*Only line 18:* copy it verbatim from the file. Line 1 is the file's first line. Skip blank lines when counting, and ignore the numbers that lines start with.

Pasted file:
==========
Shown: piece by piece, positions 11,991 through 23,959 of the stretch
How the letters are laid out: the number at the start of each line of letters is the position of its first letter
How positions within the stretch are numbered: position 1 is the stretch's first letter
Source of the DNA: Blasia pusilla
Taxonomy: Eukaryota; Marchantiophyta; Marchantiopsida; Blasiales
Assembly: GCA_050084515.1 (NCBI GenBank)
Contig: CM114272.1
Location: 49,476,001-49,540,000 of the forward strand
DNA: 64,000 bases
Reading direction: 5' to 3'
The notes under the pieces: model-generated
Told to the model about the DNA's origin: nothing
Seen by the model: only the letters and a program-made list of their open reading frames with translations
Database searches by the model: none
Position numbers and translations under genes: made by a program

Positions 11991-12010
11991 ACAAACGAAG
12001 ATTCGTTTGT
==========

12001 ATTCGTTTGT